of these, using centralized servers and distributed peer-to-peer technologies. Some of
these sources take more care over the original artists' rights and over copyright laws than

Many use the World Wide Web to access news, weather and sports reports, to plan and
book holidays and to find out more about their random ideas and casual interests.

People use chat, messaging and e-mail to make and stay in touch with friends worldwide,
sometimes in the same way as some previously had pen pals. Social networking websites
like MySpace, Facebook and many others like them also put and keep people in contact
for their enjoyment.

The Internet has seen a growing number of Web desktops, where users can access their
files, folders, and settings via the Internet.

Cyberslacking has become a serious drain on corporate resources; the average UK
employee spends 57 minutes a day surfing the Web at work, according to a study by
Peninsula Business Services.[14]

Complex architecture
Many computer scientists see the Internet as a "prime example of a large-scale, highly
engineered, yet highly complex system".[15] The Internet is extremely heterogeneous. (For
instance, data transfer rates and physical characteristics of connections vary widely.) The
Internet exhibits "emergent phenomena" that depend on its large-scale organization. For
example, data transfer rates exhibit temporal self-similarity. Further adding to the
complexity of the Internet is the ability of more than one computer to use the Internet
through only one node, thus creating the possibility for a very deep and hierarchal sub-
network that can theoretically be extended infinitely (disregarding the programmatic
limitations of the IPv4 protocol). However, since principles of this architecture date back
to the 1960s, it might not be a solution best suited to modern needs, and thus the
possibility of developing alternative structures is currently being looked into.[16]

According to a June 2007 article in Discover magazine, the combined weight of all the
electrons moved within the Internet in a day is 0.2 millionths of an ounce.[17] Others have
estimated this at nearer 2 ounces (50 grams).[18]

The Internet has also become a large market for companies; some of the biggest
companies today have grown by taking advantage of the efficient nature of low-cost
advertising and commerce through the Internet, also known as e-commerce. It is the
fastest way to spread information to a vast number of people simultaneously. The Internet
has also subsequently revolutionized shopping—for example; a person can order a CD
online and receive it in the mail within a couple of days, or download it directly in some
cases. The Internet has also greatly facilitated personalized marketing which allows a
company to market a product to a specific person or a specific group of people more so
than any other advertising medium.

Examples of personalized marketing include online communities such as MySpace,
Friendster, Orkut, Facebook and others which thousands of Internet users join to
advertise themselves and make friends online. Many of these users are young teens and
adolescents ranging from 13 to 25 years old. In turn, when they advertise themselves they
advertise interests and hobbies, which online marketing companies can use as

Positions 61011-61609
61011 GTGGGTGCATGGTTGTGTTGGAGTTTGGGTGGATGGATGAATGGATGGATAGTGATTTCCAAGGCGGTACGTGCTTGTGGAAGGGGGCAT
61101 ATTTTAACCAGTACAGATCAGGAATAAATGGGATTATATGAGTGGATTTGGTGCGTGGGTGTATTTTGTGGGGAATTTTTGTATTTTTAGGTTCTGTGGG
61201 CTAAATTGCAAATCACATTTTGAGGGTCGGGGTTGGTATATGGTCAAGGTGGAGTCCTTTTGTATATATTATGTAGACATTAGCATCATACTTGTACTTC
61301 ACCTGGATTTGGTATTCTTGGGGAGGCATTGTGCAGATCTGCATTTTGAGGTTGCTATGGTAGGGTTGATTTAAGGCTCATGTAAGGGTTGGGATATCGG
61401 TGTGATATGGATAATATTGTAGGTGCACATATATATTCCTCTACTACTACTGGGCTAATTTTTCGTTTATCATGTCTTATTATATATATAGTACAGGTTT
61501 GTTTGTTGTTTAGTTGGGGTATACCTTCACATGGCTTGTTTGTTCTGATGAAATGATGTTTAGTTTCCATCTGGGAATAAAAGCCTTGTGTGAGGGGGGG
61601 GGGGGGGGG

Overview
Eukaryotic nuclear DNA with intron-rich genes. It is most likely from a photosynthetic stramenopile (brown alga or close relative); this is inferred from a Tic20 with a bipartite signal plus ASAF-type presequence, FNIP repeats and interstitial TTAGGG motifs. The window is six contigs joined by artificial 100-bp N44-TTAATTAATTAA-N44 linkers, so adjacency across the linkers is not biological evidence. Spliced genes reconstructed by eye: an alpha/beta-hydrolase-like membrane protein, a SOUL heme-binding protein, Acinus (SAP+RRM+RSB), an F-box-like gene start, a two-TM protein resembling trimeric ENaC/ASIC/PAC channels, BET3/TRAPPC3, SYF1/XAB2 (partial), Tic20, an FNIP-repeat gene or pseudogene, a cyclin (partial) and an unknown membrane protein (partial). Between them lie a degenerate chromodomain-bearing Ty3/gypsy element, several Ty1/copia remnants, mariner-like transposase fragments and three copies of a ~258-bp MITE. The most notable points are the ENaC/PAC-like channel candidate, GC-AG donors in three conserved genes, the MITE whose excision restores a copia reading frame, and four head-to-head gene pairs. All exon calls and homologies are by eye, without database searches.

information as to what those users will purchase online, and advertise their own
companies' products to those users.

The terms “internet” and “Internet”
The term internet is written both with capital and without capital, and is used both with
and without article. This can be explained from the various ways in which the term has
come to be used over time.

The term originated as a determiner, a shorthand for internetworking, and is mostly used
in this way in RFCs, the documentation for the evolving Internet Protocol (IP) standards
for internetworking between ARPANET and other computer networks in the 1970s. As
the impetus behind IP grew, it became more common to regard the results of
internetworking as entities of their own, and internet became a noun, used both in a
generic sense (any collection of computer networks connected through internetworking)
and in a specific sense (the collection of computer networks that internetworked with
ARPANET, and later NSFNET, using the IP standards, and that grew into the
connectivity service we know today).
In its generic sense, internet is a common noun, a synonym for internetwork; therefore, it
has a plural form (first appearing in RFC 870 and RFC 872),[citation needed] and is not to be

In its specific sense, it is a proper noun, and therefore, with article, without a plural form,
and with capitalization.[19]

A sentence that uses both meanings:

       "The Internet is an internet based on the Internet Protocol suite."

The proper noun can again be used as a determiner, which will then carry a capital (e.g.
"Internet mail").

The Internet Society, the Internet Engineering Task Force (IETF), the Internet
Corporation for Assigned Names and Numbers (ICANN), the World Wide Web
Consortium (W3C), and several other Internet-related organizations use this convention
in their publications, including the RFCs.

As Internet connectivity grew more popular, it became known as a service, similar to TV,
radio, and telephone, and the word came to be used in this way (e.g. "I have Internet at
home" and "I saw it on (the) Internet"). For this type of use, English spelling and
grammar do not prescribe whether the article or capitalization are to be used, which
explains the inconsistency that exists in practice.

Many newspapers, newswires, periodicals, and technical journals capitalize the term
(Internet). Examples include The Dhaka Daily Star, The New York Times, the Associated
Press, Time, The Times of India, Hindustan Times, and Communications of the ACM.

Other publications do not capitalize the term, including The Economist, the Canadian
Broadcasting Corporation, the Financial Times, The Guardian, The Times, The Sydney
Morning Herald, and Wired News; this appears to be more popular outside North